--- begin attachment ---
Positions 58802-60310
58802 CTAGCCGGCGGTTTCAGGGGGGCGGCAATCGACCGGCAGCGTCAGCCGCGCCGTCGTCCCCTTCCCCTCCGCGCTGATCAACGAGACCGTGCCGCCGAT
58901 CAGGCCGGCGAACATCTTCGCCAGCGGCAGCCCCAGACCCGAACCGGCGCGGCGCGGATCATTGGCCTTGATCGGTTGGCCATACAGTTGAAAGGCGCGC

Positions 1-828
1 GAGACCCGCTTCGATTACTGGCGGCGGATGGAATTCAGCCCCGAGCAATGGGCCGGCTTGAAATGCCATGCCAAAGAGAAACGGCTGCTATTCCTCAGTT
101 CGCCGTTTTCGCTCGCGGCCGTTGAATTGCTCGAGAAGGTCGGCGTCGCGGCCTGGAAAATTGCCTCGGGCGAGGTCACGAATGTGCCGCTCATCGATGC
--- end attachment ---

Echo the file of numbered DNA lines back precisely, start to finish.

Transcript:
Positions 58802-60310
58802 CTAGCCGGCGGTTTCAGGGGGGCGGCAATCGACCGGCAGCGTCAGCCGCGCCGTCGTCCCCTTCCCCTCCGCGCTGATCAACGAGACCGTGCCGCCGAT
58901 CAGGCCGGCGAACATCTTCGCCAGCGGCAGCCCCAGACCCGAACCGGCGCGGCGCGGATCATTGGCCTTGATCGGTTGGCCATACAGTTGAAAGGCGCGC

Positions 1-828
1 GAGACCCGCTTCGATTACTGGCGGCGGATGGAATTCAGCCCCGAGCAATGGGCCGGCTTGAAATGCCATGCCAAAGAGAAACGGCTGCTATTCCTCAGTT
101 CGCCGTTTTCGCTCGCGGCCGTTGAATTGCTCGAGAAGGTCGGCGTCGCGGCCTGGAAAATTGCCTCGGGCGAGGTCACGAATGTGCCGCTCATCGATGC